IMF SMILES ON ARMENIA, UKRAINE; FROWNS ON BELARUS, UZBEKISTAN.
Publication: Monitor Volume: 3 Issue: 99
Armenian finance minister Levon Barkhoudarian told a news conference in Yerevan on May 12 that official IMF approval for the release of the first $25 million tranche of the extended structural adjustment facility (ESAF) for this year will be forthcoming in June. (Noyan Tapan, May 13) This announcement, which followed two weeks of negotiations with a visiting IMF mission, marks a turnaround from the last meeting between Armenia and Fund representatives in February. It concluded without any promises of IMF funding for the year. According to the head of the IMF’s delegation, Armenia has succeeded since February in increasing its tax collection and reducing central bank crediting of the budget deficit, in line with the Fund’s recommendations. A second $25 million tranche of Armenia’s $150 million ESAF is slated for release in the fall.
Ukraine’s prospects for receiving its long-delayed $2.7-2.9 billion extended funding facility (EFF) credit from the IMF seemed to improve last week. During his visit to Washington, President Leonid Kuchma was told by IMF managing director Michel Camdessus that the Fund would probably decide to release the EFF "in the course of the coming weeks". (Interfax-Ukraine, May 16) While Camdessus reminded Kuchma that the release depended on parliamentary approval of Ukraine’s 1997 budget and tax reform legislation, Camdessus also described as a "great accomplishment" the Ukrainian government’s May 12 decision to make the hryvnya convertible in accordance with criteria set forth in Article VIII of the IMF’s articles of agreement. Camdessus’s enthusiasm would seem to contradict recent reports that the IMF is losing patience with Ukraine’s inability to pass its basic fiscal legislation.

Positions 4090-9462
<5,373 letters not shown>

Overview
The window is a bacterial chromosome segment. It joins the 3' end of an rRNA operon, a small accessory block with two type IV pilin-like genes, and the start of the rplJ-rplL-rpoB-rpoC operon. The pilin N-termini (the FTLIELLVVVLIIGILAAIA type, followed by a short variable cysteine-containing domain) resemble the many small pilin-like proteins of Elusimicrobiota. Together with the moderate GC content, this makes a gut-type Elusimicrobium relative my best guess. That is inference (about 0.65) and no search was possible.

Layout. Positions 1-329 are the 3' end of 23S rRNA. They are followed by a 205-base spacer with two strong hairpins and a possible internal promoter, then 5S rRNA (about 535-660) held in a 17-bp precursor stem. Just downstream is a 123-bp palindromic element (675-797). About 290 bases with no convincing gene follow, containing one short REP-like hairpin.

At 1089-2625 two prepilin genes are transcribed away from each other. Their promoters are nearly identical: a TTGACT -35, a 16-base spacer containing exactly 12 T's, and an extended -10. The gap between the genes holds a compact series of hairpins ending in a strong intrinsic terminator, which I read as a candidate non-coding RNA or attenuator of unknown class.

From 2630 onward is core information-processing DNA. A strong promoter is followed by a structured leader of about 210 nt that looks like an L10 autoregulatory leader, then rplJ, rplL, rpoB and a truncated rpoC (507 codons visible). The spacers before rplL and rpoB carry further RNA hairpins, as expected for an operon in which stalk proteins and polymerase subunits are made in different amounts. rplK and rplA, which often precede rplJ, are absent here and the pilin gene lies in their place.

By contrast, recent IMF missions to Belarus and Uzbekistan ended with calls for major changes in economic policies and no promises of imminent financial assistance. Richard Haas, the Fund’s resident representative in Minsk, told Interfax that Belarus’s current economic policy "finds no support at the International Monetary Fund." (Interfax-FIA, May 13) Haas described Belarus’s monetary policy in 1997 as "quite firm" (such an assessment is difficult to square with the fact that inflation in Belarus is rising faster than virtually all of its trading partners), but also said that privatization and enterprise restructuring in Belarus are "virtually non-existent". While the Fund stands ready to renew negotiations over the dispensation of the $280 million credit for Belarus issued in September, 1995 (of which only $70 million has been released), the Belarusan government has yet to respond to the IMF’s invitation, he added.
Meanwhile, a visit to Tashkent earlier this month by IMF deputy managing director Stanley Fischer apparently ended with the government of Uzbekistan strongman Islam Karimov caving in to the IMF’s demands. According to a joint IMF-government press release, Uzbekistan has acknowledged that it must meet all of the obligations associated with the agreement accompanying a $185 million stand-by credit approved by the IMF in December 1995. Funds from this credit were suspended in November 1996 when the IMF ruled that above-target inflation rates and the introduction of foreign-exchange controls had pushed Uzbekistan out of compliance with the agreement. In order to receive the $92 million in funds remaining in the agreement, the government agreed to attempt to get the economy back into compliance by the end of 1997.
Crimean Privatization Chief Murdered.